Auditing - Chapter 5

Auditing - Chapter 5 - Outlines Auditing and Assurance...

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Chapter 5: Legal Liability Changed Legal Environment: common law responsibility to fulfill implied or expressed contracts with clients – failure results in liability for negligence and/or breach of contract Duty of care extends to 3 rd parties whose reliance is foreseen by auditor – common law liability and statutory liability (SOX, SE Acts), criminal if intent to deceive can be proven Factors contributing to increased # of suits: Growing awareness of CPA’s responsibilities Increased SEC responsibility and awareness thereof Complexities caused by increased business size, globalization, and complex business ops Deep-pocket concept of liability – sue who you think can pay Lawyers accepting lawsuits on contingent fee basis from previous large awards CPA firms willingness to settle out of court Difficulty in relaying technicalities to judges and jurors Distinguishing business failure, audit failure, and audit risk Business failure: when business is unable to repay lenders or meet expectations of investors because of economic or business conditions May portend accusation of audit failure from upset statement users Expectations gap = user’s belief that auditors guarantee the accuracy of the financial statements whereas auditors are expected only to act in accordance with auditing standards Audit failure: when an auditor issues an incorrect audit opinion because they failed to comply with the requirements of auditing standards Did auditor exercise due care in performing the audit? Law often allows parties who suffered losses recovery Audit risk: possibility that auditor declares the financial statements are fairly stated when, in fact, they were materially misstated – this risk is unavoidable Legal Concepts Affecting Liability CPAs are responsible for every aspect of their public accounting work Prudent Person Concept: conduct the audit with due care, but not expected to be perfect Undertake for good faith and integrity but not for infallibility, not liable for losses consequent upon pure errors of judgment Liability for the acts of others: general partners are jointly liable for civil actions against any owner. LLPs, LLCs, Corps, etc. provide protection of owner’s personal assets unless they were directly involved in the actions causing the incidence of liability / firm’s assets are always subject to damages / partners can be held liable for employee’s poor performance on an audit Lack of privileged communication: confidential discussion between auditor and client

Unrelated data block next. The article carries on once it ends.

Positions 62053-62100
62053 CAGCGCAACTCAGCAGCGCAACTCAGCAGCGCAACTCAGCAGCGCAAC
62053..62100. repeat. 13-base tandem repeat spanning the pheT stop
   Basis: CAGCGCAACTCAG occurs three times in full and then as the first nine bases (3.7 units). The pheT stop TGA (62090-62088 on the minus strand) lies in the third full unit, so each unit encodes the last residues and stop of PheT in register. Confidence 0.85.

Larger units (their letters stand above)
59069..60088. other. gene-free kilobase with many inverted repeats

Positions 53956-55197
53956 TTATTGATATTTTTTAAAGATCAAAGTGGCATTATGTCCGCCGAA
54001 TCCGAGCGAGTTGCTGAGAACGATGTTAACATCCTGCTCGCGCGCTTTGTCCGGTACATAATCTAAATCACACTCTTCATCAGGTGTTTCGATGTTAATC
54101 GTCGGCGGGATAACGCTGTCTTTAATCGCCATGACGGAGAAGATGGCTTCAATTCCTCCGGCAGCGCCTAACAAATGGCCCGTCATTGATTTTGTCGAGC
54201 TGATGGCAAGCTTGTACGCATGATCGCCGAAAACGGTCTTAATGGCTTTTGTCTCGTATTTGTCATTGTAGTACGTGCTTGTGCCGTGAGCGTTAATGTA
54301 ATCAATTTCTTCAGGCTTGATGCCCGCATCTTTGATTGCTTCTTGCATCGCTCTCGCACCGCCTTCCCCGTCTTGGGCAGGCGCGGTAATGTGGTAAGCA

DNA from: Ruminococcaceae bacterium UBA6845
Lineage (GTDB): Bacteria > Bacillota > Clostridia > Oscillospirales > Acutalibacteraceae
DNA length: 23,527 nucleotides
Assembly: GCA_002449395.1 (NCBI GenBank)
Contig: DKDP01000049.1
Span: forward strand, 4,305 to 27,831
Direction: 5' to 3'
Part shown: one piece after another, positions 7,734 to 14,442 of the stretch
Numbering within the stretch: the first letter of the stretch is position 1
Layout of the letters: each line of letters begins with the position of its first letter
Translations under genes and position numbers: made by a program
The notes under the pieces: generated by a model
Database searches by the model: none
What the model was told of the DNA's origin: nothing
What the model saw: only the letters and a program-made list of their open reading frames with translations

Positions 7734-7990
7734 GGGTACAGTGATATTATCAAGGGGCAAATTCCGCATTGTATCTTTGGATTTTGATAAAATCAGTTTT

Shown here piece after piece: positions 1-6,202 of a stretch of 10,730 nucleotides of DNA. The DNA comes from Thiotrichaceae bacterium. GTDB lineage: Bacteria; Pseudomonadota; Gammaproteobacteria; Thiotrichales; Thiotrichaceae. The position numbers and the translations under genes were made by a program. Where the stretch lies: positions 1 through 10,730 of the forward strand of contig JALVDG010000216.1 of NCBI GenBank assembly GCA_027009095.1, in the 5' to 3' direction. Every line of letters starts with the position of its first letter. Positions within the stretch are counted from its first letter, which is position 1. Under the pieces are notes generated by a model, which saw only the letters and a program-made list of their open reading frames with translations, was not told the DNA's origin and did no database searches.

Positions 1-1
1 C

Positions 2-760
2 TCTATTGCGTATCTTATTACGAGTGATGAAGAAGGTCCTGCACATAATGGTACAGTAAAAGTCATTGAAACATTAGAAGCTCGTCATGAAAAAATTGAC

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This note was uploaded on 11/06/2011 for the course BUSN 469 taught by Professor J during the Fall '11 term at Portland State.

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Auditing - Chapter 5 - Outlines Auditing and Assurance...

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